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The White Earth by Andrew McGahan
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The White Earth

by Andrew McGahan

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Showing 1-5 of 8 (next | show all)
Wonderful. A complicated Australian story across three generations, and the title ends up being a literal one. I especially enjoyed the reiterative 'man on fire' motif, and the complicated history of the station over time. ( )
  kcshankd | Sep 12, 2016 |
When William's father dies in a farm accident , he and his mother go to live with his great uncle in a rambling run down house on a large property in the Darling Downs in Queensland Aust. The old man is grooming 9 year old William to inherit the property, but Native Title legislation is being introduced into Australian Parliament, and an incident in the past could open the way for an aboriginal claim on the land. ( )
  TheWasp | Aug 23, 2013 |
It would seem we have been leaning heavily towards the Australian novel this year with the completion of White Earth by Andrew McGahan. Set in rural Australia during the 1980's Mabo debate, young eight year old William finds himself used as a pawn by his widowed mother and distant uncle in a family struggle of homestead survival. As with Grenville's Secret River, which we read earlier this year, we have a great novel depicting both sides of the rual conflict for land.

It was agreed by most of our readers that it was interesting to read a novel that dealt with the history of our time. Aware of Mabo when it was happening, most of us could not relate to the issue at the time. We all found the characters to be realistic, even if William appeared to be a little too insightful for his eight years.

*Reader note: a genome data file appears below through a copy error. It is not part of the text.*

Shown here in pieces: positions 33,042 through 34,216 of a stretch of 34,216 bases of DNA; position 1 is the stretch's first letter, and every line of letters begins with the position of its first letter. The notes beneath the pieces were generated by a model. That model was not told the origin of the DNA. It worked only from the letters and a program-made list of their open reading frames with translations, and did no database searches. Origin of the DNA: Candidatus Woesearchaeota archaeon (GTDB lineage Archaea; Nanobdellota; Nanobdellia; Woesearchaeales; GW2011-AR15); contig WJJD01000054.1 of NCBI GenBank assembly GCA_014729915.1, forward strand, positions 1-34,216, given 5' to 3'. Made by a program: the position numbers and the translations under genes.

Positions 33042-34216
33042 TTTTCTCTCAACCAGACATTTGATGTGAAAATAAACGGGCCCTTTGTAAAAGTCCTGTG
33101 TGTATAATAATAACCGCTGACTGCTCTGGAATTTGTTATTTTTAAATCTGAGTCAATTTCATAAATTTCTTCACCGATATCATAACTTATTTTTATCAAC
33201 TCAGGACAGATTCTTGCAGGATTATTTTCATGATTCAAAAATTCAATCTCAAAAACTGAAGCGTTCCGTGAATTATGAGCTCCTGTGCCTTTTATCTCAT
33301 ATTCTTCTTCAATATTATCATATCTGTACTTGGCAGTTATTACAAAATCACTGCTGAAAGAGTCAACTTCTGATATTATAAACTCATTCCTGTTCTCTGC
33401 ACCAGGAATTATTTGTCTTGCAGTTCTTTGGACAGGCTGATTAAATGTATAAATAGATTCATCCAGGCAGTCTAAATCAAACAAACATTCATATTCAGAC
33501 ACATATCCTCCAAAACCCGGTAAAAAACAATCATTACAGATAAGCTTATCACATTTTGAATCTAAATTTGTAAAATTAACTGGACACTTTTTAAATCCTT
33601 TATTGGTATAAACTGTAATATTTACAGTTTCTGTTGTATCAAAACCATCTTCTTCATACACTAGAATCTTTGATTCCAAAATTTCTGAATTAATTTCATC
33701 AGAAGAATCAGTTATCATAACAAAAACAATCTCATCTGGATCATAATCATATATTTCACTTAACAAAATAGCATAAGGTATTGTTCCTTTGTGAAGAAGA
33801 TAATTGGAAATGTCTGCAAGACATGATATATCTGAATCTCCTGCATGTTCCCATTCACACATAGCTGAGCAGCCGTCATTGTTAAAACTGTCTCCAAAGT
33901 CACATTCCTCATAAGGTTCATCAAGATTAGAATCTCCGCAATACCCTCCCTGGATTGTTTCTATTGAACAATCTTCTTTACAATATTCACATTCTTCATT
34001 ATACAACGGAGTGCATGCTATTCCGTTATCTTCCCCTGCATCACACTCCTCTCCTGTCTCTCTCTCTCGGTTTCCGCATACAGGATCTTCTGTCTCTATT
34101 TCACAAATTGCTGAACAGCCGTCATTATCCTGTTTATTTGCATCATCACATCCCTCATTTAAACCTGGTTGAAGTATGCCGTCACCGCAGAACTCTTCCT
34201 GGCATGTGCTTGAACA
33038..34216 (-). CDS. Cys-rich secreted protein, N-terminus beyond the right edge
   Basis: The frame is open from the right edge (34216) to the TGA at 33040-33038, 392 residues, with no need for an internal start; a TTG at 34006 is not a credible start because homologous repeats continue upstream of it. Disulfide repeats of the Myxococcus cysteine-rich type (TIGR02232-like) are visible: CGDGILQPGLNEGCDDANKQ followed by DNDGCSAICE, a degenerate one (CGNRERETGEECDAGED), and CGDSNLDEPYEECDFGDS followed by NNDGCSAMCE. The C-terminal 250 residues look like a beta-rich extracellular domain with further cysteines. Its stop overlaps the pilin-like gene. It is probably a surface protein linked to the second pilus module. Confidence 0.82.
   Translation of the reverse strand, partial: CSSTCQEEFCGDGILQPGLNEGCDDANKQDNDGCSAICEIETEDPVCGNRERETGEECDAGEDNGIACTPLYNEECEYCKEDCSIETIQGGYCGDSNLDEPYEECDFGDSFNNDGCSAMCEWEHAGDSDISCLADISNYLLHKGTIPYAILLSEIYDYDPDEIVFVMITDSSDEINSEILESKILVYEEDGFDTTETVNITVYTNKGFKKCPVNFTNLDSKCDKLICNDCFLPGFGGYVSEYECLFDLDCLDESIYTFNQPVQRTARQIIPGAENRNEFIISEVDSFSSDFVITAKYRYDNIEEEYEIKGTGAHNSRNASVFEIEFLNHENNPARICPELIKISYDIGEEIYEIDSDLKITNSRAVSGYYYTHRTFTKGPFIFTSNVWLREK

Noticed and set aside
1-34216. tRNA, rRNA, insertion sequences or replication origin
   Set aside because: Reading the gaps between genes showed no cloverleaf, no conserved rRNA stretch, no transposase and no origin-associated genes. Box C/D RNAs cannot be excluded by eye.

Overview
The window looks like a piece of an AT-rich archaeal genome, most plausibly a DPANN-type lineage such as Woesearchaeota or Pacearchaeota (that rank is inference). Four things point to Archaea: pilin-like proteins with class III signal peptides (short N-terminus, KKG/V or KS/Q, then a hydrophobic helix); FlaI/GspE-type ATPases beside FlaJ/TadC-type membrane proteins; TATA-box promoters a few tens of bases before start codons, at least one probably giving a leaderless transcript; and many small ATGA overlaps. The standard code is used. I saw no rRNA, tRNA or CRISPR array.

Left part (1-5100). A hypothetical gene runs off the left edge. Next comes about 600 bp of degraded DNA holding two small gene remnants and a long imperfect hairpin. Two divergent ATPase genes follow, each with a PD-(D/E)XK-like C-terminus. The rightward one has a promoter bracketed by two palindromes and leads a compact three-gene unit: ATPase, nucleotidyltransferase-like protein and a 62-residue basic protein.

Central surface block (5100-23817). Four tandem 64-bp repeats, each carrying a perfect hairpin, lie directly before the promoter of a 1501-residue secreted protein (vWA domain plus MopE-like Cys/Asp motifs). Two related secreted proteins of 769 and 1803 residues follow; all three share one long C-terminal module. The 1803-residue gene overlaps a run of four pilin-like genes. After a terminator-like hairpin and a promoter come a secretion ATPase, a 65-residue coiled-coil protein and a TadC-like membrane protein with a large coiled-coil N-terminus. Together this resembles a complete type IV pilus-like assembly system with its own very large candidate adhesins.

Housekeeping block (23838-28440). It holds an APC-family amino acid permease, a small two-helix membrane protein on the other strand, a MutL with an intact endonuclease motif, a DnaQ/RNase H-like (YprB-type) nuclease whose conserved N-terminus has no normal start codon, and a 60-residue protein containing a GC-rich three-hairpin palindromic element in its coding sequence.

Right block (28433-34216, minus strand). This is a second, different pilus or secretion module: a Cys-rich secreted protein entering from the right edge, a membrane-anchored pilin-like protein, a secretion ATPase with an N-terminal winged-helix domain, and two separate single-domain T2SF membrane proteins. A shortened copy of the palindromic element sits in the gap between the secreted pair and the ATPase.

Sue suggested that the second half of the book was much more intriguing than the first half and Viti agreed. She felt the vocabulary was not elevated (say, to a Malouf level) enough to completely keep her interest, whereas Tera thought his description of the Australian bush was beautifully done and I had to agree with her. I found it simple and understated in a countrified way. Something Australians are very good at.

Ann loved its history, people, symbolism and social justice issues ... and it got extra points for the map!

We didn't get too deep with this book as I think we could all clearly see the picture the author was painting. I did think it interesting that Nancy and Denise both commented on the women in the story and their ineptness. This was not meant to be anything other than an observation, but clearly an interesing one as it brought us to the discussion of depression in rual areas and its impact.

The scores ran from 4 to 8, a tight run with Secret River in the popularity stakes for our group. White Earth won the Miles Franklin Award last year, so if you have an interest in Australian fiction, it really is a must read. ( )
  DaptoLibrary | Aug 6, 2012 |
The blurb for the book describes it as Great Expectations sets in modern day Queensland, which I think put me off it for a while as I'm not a huge Dickens fan. It is about a young boy who goes to live with his strange great uncle on at his rundown house after his father dies with the hope that the uncle will like him enough to make him his heir. Interwoven with this is the life story of the uncle, explaining his obsession with the property. It was an interesting story with elements of the gothic (the mysterious house, ghostly figures, wicked housekeeper etc) mixed with commentary about Australia's history and the land rights of Aborigines. Sometimes, I found it hard to place the timing of the story - most of it is set in the 1990s, but it doesn't seem like the modern world. Towards the end of the book, I felt that too much of the history was just explained by one character rather than revealed to us through the plot, and it didn't seem believable that someone would be talking about this to a 9 year old boy. However, putting aside these niggles, it was still a decent read that drew me in and kept me interested to the end. ( )
  sanddancer | Jan 11, 2010 |
How did this melodramatic nonsense come to win amongst a short list comprising (amongst other lesser works) Salt Rain by Sarah Armstrong; The Gift of Speed by Steven Carroll; and The Submerged Cathedral by Charlotte Wood ?? It also won The Age Book of the Year Award, for reasons I cannot fathom. ( )
  anzlitlovers | Dec 24, 2008 |
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In late 1992, 8 year-old William looked out from the back verandah of his home and saw the mushroom cloud of a nuclear explosion. There was no sound, but William was aware of the smell of burning.... Later, his father dead by fire and his mother plagued by demons of her own, William is cast upon the charity of his embittered uncle.… (more)

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